"Ghostbusters Proton Pack"
From Blueprint to Finished Pack in 24 hours
To be honest, this is a project to make a 'down and dirty' replica of the Ghostbuster Proton Pack. The proverbial 'corners' had to be cut to make the deadline of 24 hours.
I also did not work 'non-stop' on the project. I slept, ate, and went to the hardware store a couple times. But ultimately, I did complete this in one weekend.
Before working on the physical parts of the project, I needed to do some research on what makes up the proton pack. I found an excellent discussion board resource at the "A Site About Props" Forums" and I found blueprints and photo references at gbfans.com. One of the key things I found was some very accurate looking blue prints for the proton pack. A guy by the name of Stefan Otto was nice enough to put his blueprints online for the rest of us costumers, and this sped up my proton pack making project immensely.
I printed out Stefan's blueprints and highlighted the most important measurements with a yellow marker. Highlighting was key in quick reference as I worked. I taped all the printed pages to a large board which I propped up in an out-of-the-way location in the workshop.
The next thing I did was print out the "TOP DOWN" blueprint in 1:1 scale, this way I could compare parts quickly to a physical reference, therefore double checking my work and limiting error. I used the Adobe Illustrator program to layout the 1:1 blueprint, and I am sure other desktop publishing programs could work for making a 1:1 blueprint too.
The GB proton pack is mainly made up of a series of boxes that are painted black and have electronic wiring attached to them. I decided to make my boxes out vacuumformed plastic, keeping the final proton pack light weight, but, I needed to make my vacuumform plugs (molds) out of wood. In the image above you can see my initial layout for the boxes that make up the upper part of the proton pack. I am comparing the box layout to the 1:1 blueprint.
Once I am happy with the layout, I secured the wood walls to a master plywood base (from the bottom of the plywood of course).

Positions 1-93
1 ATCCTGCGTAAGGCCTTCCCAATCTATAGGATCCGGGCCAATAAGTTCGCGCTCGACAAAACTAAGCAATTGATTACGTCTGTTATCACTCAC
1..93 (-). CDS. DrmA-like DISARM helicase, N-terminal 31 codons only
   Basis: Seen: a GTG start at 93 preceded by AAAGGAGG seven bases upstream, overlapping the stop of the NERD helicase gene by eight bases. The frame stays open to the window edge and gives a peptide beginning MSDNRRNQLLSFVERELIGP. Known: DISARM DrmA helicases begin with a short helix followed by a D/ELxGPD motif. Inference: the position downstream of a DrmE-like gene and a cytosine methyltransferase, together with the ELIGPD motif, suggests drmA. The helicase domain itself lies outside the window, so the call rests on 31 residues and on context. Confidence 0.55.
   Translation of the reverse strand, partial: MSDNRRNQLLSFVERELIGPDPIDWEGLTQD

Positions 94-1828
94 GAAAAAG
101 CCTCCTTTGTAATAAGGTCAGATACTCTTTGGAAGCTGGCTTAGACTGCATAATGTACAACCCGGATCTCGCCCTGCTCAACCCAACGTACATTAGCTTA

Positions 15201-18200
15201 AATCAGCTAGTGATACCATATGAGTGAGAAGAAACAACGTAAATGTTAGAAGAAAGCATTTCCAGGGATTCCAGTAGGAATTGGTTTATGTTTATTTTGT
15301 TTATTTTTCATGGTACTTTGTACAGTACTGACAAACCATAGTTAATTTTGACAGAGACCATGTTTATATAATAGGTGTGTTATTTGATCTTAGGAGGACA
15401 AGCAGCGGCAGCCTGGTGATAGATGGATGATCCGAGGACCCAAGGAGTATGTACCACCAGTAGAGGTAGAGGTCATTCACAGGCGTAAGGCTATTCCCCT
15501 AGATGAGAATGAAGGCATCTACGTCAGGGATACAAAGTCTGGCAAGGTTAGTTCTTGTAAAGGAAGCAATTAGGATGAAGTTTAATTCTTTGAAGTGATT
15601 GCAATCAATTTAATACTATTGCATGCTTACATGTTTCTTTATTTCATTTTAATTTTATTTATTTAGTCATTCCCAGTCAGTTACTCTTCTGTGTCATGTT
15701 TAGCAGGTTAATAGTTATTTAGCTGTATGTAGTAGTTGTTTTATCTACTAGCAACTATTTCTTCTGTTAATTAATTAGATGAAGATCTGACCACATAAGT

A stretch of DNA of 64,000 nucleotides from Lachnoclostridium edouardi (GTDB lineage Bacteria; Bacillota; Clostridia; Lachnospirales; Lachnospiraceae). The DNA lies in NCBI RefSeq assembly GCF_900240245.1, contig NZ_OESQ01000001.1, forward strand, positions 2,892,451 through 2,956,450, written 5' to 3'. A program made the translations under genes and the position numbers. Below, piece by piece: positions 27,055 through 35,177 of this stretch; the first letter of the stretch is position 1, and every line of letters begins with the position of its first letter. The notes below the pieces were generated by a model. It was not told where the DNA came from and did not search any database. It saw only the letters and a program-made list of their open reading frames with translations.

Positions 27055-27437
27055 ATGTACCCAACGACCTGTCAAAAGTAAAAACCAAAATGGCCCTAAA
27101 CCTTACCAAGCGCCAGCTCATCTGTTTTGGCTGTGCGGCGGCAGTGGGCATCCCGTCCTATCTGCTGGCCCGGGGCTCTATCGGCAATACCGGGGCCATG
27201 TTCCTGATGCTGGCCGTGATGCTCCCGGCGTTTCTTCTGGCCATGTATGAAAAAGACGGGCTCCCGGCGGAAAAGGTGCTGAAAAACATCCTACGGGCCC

I screw a 1/8th inch wooden top to the wooden walls, then router the top smooth.
Next I make variable height tops for the final box shapes. Basically these are fabricated from 3/4 inch wood boards and screwed into place. A 2x4 baord, cut diagonally on the bandsaw, is used for the slanted 'booster pipe' tower.
I added/glued 1/4 inch wooden edge trim to the sides of the boxes for detailing.
Detail closeup. Notice the wooden piece inbetween the two boxes. I custom cut this from a 2x4 and shaped the curved top with a power sander.
Now it's time to work on the lower half of the proton pack, The Cyclotron!
Using a bandsaw (or a jigsaw), I cut out the shape of the Cyclotron. The screws keep the two sheets of plywood together and that ensures matching cuts.
I now separate the two pieces of plywood and slip blocks of 2x4 wood in between them. I make sure the plywood plates line up vertically and screw the plates to the 2x4 spacers.
I cut a 48 inch strip of sheet metal with tin snips and walled the cyclotron with it. The bottom curve of the cyclotron is faceted and I bent the facets into the wall a vise, prior to attaching to the cyclotron. I screwed the sheet metal wall to the plywood in various places. This wall took 2.5 hours to fabricate.